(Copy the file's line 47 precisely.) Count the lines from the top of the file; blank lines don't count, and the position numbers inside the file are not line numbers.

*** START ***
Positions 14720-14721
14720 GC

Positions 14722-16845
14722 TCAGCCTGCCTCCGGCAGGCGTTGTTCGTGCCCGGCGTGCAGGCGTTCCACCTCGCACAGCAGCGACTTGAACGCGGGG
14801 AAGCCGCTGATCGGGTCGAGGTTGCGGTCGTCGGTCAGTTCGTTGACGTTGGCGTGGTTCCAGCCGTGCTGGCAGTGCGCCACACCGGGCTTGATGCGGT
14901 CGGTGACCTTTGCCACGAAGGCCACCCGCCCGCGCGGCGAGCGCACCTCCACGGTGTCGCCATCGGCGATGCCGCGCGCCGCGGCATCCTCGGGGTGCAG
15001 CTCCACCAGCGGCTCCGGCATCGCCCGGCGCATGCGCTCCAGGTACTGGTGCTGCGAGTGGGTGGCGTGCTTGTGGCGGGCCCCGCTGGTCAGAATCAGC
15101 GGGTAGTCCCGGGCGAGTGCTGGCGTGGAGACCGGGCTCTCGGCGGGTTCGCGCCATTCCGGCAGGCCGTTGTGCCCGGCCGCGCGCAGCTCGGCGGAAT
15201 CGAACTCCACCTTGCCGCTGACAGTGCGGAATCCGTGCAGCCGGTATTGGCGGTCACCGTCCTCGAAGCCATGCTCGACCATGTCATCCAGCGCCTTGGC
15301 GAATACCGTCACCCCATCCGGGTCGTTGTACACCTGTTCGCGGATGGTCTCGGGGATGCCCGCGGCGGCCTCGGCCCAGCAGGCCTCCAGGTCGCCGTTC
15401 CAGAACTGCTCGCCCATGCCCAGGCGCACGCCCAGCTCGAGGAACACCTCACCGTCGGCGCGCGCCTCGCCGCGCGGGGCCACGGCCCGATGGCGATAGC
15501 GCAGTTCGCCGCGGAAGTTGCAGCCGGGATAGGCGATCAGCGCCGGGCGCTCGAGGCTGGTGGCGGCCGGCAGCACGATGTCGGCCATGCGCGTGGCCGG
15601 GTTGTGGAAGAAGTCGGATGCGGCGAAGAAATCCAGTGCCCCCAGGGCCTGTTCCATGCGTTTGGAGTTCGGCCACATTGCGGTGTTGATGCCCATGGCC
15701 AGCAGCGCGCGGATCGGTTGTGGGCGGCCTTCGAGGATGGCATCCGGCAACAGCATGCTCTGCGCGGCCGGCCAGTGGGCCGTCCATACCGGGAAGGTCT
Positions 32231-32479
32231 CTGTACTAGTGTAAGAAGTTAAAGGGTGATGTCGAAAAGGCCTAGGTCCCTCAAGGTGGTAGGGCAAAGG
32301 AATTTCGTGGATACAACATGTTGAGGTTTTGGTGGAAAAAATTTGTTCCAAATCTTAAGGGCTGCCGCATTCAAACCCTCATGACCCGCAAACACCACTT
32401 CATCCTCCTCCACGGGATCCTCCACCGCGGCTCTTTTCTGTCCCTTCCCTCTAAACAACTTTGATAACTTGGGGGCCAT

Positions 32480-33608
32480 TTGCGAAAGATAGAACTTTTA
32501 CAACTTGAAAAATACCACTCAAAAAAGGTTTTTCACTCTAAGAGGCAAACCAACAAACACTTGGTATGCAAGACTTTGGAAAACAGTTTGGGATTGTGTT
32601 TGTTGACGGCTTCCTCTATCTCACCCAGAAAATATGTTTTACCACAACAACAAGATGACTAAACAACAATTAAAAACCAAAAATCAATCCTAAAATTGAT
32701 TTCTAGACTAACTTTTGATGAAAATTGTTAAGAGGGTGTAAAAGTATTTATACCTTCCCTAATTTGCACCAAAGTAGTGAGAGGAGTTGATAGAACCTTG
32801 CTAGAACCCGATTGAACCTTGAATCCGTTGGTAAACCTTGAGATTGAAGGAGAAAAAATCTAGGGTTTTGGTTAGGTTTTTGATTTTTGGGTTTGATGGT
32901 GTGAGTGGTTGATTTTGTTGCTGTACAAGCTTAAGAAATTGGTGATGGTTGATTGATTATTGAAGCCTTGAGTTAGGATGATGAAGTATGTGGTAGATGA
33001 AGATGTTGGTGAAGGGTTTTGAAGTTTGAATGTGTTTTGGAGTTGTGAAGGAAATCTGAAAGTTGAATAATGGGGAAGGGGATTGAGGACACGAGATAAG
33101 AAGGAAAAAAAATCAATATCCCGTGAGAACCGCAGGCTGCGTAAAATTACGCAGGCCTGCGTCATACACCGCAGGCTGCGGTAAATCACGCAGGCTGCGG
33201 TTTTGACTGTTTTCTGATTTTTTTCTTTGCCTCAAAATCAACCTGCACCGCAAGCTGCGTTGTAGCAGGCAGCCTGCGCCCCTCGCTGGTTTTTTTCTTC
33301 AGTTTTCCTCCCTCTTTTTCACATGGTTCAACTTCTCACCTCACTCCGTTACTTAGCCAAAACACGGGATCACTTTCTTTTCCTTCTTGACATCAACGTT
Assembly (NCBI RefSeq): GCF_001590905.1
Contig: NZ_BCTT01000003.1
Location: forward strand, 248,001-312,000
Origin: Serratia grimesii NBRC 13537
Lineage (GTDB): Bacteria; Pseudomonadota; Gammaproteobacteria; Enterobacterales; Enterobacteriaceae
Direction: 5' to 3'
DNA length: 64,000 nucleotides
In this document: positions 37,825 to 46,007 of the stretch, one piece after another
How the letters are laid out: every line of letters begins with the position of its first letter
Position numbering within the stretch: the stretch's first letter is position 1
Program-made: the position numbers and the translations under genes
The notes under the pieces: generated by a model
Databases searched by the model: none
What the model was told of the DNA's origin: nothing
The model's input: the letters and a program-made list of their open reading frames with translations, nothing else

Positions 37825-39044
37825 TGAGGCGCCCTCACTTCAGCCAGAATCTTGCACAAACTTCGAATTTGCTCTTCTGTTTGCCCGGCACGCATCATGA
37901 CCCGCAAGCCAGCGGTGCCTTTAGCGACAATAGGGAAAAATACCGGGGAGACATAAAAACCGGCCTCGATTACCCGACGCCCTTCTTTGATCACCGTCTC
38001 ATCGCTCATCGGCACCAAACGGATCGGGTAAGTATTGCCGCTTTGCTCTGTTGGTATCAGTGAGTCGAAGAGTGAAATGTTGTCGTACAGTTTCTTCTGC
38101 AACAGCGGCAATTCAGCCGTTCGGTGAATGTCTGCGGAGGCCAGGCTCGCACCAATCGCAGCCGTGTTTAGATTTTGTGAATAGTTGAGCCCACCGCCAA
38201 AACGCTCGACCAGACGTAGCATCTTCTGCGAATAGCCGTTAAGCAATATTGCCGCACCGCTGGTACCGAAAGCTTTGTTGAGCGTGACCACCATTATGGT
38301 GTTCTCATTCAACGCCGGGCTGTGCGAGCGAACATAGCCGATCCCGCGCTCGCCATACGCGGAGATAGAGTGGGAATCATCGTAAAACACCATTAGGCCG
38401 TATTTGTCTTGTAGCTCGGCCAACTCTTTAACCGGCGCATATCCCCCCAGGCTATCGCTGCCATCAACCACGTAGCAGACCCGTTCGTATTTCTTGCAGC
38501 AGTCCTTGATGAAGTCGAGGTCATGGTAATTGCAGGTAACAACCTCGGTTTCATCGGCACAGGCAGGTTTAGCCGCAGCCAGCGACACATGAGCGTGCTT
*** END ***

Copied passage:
37901 CCCGCAAGCCAGCGGTGCCTTTAGCGACAATAGGGAAAAATACCGGGGAGACATAAAAACCGGCCTCGATTACCCGACGCCCTTCTTTGATCACCGTCTC